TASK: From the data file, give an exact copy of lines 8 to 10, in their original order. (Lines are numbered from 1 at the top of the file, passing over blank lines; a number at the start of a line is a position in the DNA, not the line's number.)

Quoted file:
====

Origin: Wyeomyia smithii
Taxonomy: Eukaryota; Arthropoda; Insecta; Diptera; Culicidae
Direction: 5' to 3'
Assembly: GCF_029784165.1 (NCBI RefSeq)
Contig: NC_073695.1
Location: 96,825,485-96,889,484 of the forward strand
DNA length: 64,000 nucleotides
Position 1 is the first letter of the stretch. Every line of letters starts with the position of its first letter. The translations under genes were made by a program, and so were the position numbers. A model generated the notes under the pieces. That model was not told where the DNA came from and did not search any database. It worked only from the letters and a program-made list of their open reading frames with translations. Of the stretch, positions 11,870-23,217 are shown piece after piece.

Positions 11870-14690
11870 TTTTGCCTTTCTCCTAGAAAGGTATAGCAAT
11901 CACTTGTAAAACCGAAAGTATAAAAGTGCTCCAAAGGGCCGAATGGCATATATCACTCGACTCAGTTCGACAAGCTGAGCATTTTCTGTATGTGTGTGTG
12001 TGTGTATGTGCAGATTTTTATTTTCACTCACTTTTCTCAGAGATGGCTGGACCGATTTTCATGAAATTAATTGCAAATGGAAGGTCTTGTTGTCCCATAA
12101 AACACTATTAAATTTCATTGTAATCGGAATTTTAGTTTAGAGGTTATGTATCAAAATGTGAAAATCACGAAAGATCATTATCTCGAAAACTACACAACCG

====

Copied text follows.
Position 1 is the first letter of the stretch. Every line of letters starts with the position of its first letter. The translations under genes were made by a program, and so were the position numbers. A model generated the notes under the pieces. That model was not told where the DNA came from and did not search any database. It worked only from the letters and a program-made list of their open reading frames with translations. Of the stretch, positions 11,870-23,217 are shown piece after piece.

Positions 11870-14690
11870 TTTTGCCTTTCTCCTAGAAAGGTATAGCAAT